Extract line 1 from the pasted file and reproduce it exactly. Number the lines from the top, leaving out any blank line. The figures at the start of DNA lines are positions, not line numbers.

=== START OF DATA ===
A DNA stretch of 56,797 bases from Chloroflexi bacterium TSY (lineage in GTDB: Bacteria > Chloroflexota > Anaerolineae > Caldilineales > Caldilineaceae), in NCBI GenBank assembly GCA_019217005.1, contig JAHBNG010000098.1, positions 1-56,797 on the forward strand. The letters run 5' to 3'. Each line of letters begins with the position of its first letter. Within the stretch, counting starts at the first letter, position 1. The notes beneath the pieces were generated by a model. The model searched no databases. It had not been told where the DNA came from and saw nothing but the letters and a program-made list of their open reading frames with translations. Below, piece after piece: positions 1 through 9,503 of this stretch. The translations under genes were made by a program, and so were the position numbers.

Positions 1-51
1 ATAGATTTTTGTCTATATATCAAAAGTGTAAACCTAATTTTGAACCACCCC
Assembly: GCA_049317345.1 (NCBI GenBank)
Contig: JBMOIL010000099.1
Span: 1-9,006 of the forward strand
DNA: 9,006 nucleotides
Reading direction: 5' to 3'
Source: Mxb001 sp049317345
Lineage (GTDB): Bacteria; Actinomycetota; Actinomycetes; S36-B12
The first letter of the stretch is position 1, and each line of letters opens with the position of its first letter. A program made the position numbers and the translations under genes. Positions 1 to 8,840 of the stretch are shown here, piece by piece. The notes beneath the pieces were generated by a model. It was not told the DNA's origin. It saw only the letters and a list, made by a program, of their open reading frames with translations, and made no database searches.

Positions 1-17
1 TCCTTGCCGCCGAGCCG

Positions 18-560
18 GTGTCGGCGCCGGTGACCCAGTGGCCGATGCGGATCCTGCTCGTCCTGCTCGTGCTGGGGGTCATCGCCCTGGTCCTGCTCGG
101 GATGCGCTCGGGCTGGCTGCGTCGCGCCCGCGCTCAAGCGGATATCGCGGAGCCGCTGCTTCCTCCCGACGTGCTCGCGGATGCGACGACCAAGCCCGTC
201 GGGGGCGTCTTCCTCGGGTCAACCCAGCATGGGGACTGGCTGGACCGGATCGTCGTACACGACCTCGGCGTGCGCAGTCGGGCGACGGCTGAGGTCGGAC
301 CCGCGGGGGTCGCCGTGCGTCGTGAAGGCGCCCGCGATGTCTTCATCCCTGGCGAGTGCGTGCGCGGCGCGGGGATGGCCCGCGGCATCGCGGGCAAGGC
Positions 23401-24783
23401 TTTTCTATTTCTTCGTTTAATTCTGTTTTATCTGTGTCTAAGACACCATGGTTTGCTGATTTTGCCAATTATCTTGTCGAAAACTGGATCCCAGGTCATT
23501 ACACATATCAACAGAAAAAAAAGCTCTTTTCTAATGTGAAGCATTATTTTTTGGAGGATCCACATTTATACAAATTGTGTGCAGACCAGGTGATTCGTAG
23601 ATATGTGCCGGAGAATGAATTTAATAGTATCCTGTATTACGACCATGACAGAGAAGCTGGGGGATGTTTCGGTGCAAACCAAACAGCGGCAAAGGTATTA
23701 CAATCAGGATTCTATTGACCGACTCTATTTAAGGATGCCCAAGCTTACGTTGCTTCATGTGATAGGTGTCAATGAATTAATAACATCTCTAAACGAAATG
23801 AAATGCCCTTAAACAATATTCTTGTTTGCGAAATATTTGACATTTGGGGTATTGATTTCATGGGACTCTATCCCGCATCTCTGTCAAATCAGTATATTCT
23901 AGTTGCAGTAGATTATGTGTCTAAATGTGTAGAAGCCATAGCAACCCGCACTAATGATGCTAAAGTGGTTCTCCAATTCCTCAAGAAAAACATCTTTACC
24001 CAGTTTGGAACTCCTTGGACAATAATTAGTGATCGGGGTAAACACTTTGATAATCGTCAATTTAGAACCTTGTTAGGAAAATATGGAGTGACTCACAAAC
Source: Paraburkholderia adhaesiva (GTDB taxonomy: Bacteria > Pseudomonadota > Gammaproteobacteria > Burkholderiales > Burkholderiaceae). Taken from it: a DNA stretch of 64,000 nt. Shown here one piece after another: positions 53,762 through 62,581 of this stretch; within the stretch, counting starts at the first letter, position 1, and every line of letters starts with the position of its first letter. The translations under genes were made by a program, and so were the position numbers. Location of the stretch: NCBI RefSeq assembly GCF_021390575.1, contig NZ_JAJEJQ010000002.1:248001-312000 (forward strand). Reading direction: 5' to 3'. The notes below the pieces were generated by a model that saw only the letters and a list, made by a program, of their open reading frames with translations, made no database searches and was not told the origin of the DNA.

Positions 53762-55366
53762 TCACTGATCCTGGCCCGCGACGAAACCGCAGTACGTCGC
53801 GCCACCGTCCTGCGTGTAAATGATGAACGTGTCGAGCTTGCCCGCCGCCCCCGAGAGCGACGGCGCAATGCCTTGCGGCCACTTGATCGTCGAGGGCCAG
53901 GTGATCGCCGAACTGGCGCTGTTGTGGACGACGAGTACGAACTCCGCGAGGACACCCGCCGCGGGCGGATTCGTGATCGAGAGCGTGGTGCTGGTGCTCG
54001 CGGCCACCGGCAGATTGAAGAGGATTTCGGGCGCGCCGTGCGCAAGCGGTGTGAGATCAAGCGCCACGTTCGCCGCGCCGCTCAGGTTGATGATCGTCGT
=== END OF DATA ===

A DNA stretch of 56,797 bases from Chloroflexi bacterium TSY (lineage in GTDB: Bacteria > Chloroflexota > Anaerolineae > Caldilineales > Caldilineaceae), in NCBI GenBank assembly GCA_019217005.1, contig JAHBNG010000098.1, positions 1-56,797 on the forward strand. The letters run 5' to 3'. Each line of letters begins with the position of its first letter. Within the stretch, counting starts at the first letter, position 1. The notes beneath the pieces were generated by a model. The model searched no databases. It had not been told where the DNA came from and saw nothing but the letters and a program-made list of their open reading frames with translations. Below, piece after piece: positions 1 through 9,503 of this stretch. The translations under genes were made by a program, and so were the position numbers.